Updated: Jul 25
A new study suggests that taking a probiotic could help prevent the decline in memory and thinking that can accompany aging. The research, which was presented at the annual meeting of the American Society for Nutrition, found that when study participants with mild cognitive impairment received the probiotic Lactobacillus rhamnosus GG (LGG) for three months, their cognitive scores increased. This cognitive improvement was also associated with changes in their gut microbiome.
The researchers believe that these findings could pave the way for new, non-invasive treatments that leverage the gut microbiome to mitigate cognitive decline in the aging population.
"The implication of this finding is quite exciting, as it means that modifying the gut microbiome through probiotics could potentially be a strategy to improve cognitive performance, particularly in individuals with mild cognitive impairment," said Mashael Aljumaah, a microbiology doctoral candidate at the University of North Carolina at Chapel Hill and North Carolina State University. "This adds a new layer to our understanding of the microbiome brain-gut connection and opens up new avenues for combating cognitive decline associated with aging."
The study involved 169 participants between 52 and 75 years old who were divided into two groups depending on whether they had no neurological issues or mild cognitive impairment. Within each group, participants either received the LGG probiotic or a placebo in a double-blind, randomized clinical trial lasting three months.
The analysis revealed that microbes in the genus Prevotella were present in a higher relative abundance in participants with mild cognitive impairment than those with no cognitive impairment. This suggests that gut microbiome composition could serve as an early indicator for mild cognitive impairment, offering opportunities for earlier interventions to slow cognitive decline.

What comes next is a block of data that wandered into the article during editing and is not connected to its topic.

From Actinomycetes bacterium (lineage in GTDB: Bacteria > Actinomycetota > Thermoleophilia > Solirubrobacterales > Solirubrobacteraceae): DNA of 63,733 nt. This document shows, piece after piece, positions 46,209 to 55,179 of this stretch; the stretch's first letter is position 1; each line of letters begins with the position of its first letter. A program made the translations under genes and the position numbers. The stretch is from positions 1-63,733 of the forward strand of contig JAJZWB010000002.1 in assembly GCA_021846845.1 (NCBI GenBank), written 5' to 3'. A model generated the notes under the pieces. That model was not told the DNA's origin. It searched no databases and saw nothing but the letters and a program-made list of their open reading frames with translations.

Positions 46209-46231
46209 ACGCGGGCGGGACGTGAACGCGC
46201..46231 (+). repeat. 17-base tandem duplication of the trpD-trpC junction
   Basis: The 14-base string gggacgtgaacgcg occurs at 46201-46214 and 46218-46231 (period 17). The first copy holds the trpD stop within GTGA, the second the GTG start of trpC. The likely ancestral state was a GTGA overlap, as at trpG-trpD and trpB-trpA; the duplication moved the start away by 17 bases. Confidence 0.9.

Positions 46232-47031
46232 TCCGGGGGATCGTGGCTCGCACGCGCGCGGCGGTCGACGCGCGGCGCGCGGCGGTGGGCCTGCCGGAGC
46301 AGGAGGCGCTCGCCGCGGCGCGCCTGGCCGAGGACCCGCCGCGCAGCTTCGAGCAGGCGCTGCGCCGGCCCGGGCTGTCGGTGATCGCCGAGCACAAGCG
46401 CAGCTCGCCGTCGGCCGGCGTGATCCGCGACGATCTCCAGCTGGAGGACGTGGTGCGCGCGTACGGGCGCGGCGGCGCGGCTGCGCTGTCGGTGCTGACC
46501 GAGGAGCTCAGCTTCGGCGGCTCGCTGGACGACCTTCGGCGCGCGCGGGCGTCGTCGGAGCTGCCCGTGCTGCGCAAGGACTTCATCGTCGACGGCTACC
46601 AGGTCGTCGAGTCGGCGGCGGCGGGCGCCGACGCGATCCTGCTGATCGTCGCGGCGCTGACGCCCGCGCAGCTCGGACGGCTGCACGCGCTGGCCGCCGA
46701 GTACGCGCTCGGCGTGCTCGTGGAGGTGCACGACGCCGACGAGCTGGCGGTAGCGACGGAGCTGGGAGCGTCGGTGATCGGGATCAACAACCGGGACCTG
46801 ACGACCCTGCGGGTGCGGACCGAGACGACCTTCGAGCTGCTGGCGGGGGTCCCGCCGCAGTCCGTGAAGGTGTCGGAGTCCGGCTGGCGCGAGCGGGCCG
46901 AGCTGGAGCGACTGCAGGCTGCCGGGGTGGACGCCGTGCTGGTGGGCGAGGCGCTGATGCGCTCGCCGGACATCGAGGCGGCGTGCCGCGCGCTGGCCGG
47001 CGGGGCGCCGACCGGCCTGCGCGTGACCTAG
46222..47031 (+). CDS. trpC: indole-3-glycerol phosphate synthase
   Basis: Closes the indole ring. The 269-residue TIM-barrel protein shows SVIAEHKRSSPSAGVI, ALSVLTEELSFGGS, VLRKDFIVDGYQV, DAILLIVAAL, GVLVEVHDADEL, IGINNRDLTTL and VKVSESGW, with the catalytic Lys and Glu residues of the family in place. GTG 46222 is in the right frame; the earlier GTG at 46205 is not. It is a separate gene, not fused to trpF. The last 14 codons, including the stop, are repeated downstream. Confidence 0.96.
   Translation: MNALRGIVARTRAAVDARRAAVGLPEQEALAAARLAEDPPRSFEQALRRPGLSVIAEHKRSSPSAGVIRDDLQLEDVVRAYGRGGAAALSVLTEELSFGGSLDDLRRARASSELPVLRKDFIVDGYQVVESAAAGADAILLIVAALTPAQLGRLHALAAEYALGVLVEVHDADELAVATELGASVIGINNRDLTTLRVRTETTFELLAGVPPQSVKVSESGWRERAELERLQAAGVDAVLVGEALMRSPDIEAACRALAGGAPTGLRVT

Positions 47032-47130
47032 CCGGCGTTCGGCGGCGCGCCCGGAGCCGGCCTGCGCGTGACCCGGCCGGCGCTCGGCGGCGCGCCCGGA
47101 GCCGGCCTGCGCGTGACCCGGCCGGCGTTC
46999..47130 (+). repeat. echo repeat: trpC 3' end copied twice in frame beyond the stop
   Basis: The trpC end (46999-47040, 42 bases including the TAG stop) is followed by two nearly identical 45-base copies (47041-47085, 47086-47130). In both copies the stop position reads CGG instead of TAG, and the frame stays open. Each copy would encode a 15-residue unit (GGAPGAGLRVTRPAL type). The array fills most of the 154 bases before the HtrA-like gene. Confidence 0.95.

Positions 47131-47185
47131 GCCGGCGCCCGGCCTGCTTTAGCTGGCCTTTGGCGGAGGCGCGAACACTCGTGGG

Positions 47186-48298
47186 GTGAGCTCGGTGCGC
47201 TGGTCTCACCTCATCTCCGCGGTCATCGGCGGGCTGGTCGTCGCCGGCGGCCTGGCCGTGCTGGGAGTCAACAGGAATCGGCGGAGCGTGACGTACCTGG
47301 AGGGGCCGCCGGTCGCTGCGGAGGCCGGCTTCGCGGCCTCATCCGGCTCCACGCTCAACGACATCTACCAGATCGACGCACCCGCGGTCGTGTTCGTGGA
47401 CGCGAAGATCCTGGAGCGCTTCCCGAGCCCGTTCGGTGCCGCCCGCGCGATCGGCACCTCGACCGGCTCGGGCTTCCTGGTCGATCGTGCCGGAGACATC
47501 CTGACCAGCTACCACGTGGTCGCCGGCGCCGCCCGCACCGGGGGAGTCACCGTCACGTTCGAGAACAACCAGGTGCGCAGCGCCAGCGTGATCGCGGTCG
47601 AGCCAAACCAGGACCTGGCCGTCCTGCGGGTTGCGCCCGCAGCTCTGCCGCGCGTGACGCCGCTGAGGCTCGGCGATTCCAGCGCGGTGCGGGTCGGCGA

For study participants who had mild cognitive impairment and received the LGG probiotics, the Prevotella relative abundance decreased. This change coincided with improved cognitive scores, suggesting that cognitive health in older adults could be improved by manipulating the gut microbiota.
"By identifying specific shifts in the gut microbiome associated with mild cognitive impairment, we're exploring a new frontier in preventive strategies in cognitive health," said Aljumaah. "If these findings are replicated in future studies, it suggests the feasibility of using gut microbiome-targeted strategies as a novel approach to support cognitive health."
The researchers are now working to understand the specific mechanisms of how microbes like Prevotella influence the gut in a way that improves brain health. Specifically, they are exploring how certain molecules produced by these bacteria modulate the functionality of neuroprotective hormones that can cross the blood-brain barrier.
These findings are still preliminary, but they offer a promising new avenue for research into the prevention and treatment of cognitive decline. If further studies confirm these findings, probiotics could become a new standard of care for people who are at risk of developing cognitive impairment.